How to tell if a colony is queenless.

  1. After you smoke the hive and you open it, the bees ‘roar’. Loud. aggressive buzzing.
  2. Brood nest is full of nectar.
  3. No fresh eggs
  4. No brood. Check more frequently, it takes 3+ weeks for the brood to hatch out of the colony.
  5. No stored honey.
  6. Laying workers. Workers start to lay as soon as brood pheromone is gone from the hive because BF inhibits workers ovaries from developing. Workers are infertile and only lay drone brood. If you stumble upon a colony with 50% drones and drone brood laid in the middle of the brood nest, you have laying workers. Dump the bees out of this hive,(yes on the ground, you can’t salvage it, if you try to join it you are introducing hundreds of ‘queens’ into a good colony), and pick up the equipment and store it. In the winter scrape the drone comb off the frames and let a new colony redraw the comb.


One of your most informative posts ever…and that is really saying something! I found all of that extremely interesting, so thanks for that! I also found it somewhat hopeful. I had it in my head that if something happened to the queen that the whole hive would be abandoned in a very short amount of time. Sounds like that isn’t necessarily the case! Very cool. THanks, Phil!


Great summary chikn. My mentor helped me identify a queenless hive this spring. TONS of drone cells and you can definitely hear the difference between a queenright and queenless hive if you listen. I tried to fix the hive with two frames of brood and eggs from a different hive but the girls refused to make a new queen. So I threw some newspaper on top of an existing queen right hive and combined the two. That hive has cranked out a ton of honey this year.


The bees definitely won’t fly away I saw that first hand this spring when one of my hives went queenless. Typically you can fix that by adding a couple frames of brood and eggs to let them create a new queen cell. You can definitely tell that a hive is queen right if you listen closely. They sound calm and act very businesslike. When they don’t have a queen you can hear a dull angry roar and if you watch the bees they look agitated. I’m glad my mentor forced me to listen / observe when my hive was queen less. That was a good teaching moment.


That’s good advice. My mentor told me to always have a plan before I go into a hive. Do the bees need more super space to store nectar? Are we checking to make sure we have a queen? Making a split? As soon as you answer your question get out of the hive. It’s a very stressful experience for the bees so doing it less frequently is always preferable. Now when I check for a queen I put hive drapes over the brood box, pull one frame and if I see larvae or eggs I’m done. If I check the top super and see space to put nectar I’m done. I’m still trying to figure out the optimal time between visits which is an extremely tricky question to answer. During a heavy flow you obviously need to check more often since a ton of nectar is coming in. Once the dearth hits I minimize visits to avoid letting the honey smell permeate.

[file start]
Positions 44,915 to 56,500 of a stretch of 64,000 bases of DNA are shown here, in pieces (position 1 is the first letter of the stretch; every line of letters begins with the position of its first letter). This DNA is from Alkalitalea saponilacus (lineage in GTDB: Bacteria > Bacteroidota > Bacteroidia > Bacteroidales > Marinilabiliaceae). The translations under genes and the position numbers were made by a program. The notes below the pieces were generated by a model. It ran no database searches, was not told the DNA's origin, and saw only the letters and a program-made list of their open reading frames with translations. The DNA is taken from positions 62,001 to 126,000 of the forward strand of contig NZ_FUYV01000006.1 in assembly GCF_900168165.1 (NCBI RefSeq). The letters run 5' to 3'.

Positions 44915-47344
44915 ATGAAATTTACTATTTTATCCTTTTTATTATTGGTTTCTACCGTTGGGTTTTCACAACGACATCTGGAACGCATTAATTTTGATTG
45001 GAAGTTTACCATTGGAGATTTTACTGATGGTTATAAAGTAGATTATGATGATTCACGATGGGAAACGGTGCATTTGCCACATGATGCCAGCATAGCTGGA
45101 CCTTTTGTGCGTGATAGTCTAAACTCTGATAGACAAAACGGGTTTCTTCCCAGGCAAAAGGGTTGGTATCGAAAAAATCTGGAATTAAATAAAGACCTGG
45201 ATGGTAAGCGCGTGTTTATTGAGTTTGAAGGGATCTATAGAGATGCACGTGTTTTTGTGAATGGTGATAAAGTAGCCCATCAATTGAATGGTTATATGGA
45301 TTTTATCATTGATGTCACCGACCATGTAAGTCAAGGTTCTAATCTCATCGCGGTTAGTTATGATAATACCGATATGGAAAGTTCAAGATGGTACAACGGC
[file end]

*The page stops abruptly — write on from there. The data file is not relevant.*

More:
How do folks here deal w/ harvesting honey when 95% of the frame is capped and 2% is uncapped? Do you use a refractometer to check moisture content once you extract? I’ve never worried about it and just extracted and stored the honey in cool dry places. Curious if the slight moisture content in the uncapped honey could lead to the honey fermenting in storage.


A couple weeks ago a swarm attached to a bald cypress… I made some phone calls and some people came and got it. I walked right up to the swarm several times even after the swarm had been dropped into the box and there were bees that didn’t get ‘included’. I was right there with them. They were so calm.

My current screensaver.

It was quite the experience. I never saw anything like this prior during my life.



Very cool, thanks for posting!


Yep, you bet. I’d have a tummy like a cartoon bear if I got into beekeeping! I love honeycomb. ahhh Just the thought.



That’s how swarms are , very special


swarms are pretty cool too, jason. :slight_smile: haha. I couldn’t resist…reread your post and you’ll see what I mean.

@Barkslip : thanks for posting those cool pics. I’m really glad you got to have that experience because you sound like you were as excited about it as I was the first time I saw one 3 years ago. It impressed me so much that just seeing that one swarm inspired me to get into bee keeping, which I’ve enjoyed very, very much. Since you enjoyed seeing the hive and watching them caught and since you don’t seem to be afraid of bees based on your comments, and since you love honey and comb so much, you ought to give be keeping a try too. Don’t forget that in addition to the things I just mentioned, bee keep also gives your fruit trees a better chance at higher pollination rates. Hey, if I can do it ANYONE can!